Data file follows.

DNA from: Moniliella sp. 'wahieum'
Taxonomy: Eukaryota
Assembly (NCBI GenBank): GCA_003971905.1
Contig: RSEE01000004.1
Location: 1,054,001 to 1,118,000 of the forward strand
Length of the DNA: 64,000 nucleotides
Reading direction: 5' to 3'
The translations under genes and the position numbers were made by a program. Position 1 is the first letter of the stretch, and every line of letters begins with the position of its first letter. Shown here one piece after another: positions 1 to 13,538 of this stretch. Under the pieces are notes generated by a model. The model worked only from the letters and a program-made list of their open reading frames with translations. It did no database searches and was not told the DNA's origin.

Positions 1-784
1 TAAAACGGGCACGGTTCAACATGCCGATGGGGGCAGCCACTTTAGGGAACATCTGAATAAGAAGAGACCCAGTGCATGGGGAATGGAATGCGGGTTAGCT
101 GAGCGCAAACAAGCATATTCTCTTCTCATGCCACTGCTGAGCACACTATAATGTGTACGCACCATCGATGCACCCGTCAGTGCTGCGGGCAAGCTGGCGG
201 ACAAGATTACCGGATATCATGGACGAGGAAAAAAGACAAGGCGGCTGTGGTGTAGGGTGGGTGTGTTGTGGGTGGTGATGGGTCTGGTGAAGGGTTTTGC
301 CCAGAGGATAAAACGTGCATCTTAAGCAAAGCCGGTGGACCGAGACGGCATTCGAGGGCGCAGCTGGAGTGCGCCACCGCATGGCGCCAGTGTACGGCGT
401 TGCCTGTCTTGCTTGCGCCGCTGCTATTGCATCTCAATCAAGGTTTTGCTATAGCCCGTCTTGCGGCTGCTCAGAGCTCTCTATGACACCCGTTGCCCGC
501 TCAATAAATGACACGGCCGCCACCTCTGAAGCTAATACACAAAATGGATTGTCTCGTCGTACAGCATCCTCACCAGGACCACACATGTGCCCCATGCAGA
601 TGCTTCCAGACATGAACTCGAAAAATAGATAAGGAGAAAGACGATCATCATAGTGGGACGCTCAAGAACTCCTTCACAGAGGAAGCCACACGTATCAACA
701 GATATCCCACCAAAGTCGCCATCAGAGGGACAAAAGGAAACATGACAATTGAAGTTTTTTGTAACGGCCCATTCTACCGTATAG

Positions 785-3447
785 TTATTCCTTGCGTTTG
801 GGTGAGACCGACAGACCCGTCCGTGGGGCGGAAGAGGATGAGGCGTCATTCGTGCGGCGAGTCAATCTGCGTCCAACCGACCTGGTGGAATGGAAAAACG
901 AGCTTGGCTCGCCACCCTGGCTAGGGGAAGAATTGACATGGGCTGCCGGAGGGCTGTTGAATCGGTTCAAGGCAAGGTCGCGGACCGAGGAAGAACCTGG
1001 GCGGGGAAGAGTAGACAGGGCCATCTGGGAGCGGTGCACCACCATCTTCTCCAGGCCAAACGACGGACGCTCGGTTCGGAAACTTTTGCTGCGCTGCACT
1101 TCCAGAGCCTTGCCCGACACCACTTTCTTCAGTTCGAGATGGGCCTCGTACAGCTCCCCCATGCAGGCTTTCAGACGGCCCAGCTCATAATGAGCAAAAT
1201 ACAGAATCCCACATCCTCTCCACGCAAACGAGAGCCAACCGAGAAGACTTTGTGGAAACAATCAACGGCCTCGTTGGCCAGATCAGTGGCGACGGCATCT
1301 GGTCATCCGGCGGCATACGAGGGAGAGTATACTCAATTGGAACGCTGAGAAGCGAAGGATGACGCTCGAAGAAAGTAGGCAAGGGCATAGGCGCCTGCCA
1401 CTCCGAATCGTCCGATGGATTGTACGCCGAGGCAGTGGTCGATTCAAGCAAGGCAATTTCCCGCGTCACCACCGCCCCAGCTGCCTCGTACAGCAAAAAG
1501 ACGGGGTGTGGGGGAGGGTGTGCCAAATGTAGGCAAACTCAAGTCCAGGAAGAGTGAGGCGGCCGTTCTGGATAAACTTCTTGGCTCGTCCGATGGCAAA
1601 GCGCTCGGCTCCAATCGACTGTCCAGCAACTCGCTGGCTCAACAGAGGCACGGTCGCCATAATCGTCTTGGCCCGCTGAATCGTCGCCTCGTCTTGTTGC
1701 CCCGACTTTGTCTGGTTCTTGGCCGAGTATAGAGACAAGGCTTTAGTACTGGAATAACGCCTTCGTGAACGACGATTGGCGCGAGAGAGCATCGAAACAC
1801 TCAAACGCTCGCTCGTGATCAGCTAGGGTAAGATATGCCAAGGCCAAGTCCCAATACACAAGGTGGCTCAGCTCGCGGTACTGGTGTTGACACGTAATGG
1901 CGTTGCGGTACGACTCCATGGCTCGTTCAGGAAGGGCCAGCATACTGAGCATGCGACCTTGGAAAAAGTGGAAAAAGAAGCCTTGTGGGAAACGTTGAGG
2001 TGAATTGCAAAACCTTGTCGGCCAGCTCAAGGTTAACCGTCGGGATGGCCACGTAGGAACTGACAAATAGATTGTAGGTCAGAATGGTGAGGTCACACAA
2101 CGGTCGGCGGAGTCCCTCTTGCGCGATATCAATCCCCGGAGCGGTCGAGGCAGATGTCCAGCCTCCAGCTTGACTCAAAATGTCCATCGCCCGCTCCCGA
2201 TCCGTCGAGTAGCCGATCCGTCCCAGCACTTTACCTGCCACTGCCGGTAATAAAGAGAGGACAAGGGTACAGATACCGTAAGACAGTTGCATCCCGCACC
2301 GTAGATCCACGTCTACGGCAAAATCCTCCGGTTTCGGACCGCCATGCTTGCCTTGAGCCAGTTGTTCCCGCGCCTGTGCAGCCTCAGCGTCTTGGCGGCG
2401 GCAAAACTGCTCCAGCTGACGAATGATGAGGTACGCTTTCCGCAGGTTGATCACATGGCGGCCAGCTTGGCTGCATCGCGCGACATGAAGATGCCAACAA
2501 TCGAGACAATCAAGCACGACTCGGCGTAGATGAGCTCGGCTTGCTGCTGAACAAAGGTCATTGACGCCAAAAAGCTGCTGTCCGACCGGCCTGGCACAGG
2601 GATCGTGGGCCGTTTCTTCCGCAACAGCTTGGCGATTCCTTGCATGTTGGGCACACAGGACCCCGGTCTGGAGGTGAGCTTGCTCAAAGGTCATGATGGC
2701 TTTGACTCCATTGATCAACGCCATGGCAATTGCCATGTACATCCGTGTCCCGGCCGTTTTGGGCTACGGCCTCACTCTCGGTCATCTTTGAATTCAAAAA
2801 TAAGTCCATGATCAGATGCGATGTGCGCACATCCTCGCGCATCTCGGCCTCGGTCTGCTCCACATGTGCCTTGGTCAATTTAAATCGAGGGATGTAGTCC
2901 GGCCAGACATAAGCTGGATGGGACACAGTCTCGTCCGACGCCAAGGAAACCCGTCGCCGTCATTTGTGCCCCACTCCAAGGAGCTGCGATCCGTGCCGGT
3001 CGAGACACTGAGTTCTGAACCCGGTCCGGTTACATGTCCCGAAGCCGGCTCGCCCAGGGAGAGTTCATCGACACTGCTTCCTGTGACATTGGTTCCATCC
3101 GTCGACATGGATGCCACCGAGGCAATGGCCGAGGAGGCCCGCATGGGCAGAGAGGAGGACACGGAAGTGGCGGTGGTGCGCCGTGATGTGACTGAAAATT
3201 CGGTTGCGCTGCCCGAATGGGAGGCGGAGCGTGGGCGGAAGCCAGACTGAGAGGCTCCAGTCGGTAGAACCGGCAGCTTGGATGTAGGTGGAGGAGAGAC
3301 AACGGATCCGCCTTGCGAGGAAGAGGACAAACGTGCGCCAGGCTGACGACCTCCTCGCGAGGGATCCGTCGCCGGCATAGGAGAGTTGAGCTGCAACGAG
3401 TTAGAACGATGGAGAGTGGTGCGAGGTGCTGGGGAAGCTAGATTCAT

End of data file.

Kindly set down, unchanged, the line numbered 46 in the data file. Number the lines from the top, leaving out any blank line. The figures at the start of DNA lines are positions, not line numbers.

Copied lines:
3401 TTAGAACGATGGAGAGTGGTGCGAGGTGCTGGGGAAGCTAGATTCAT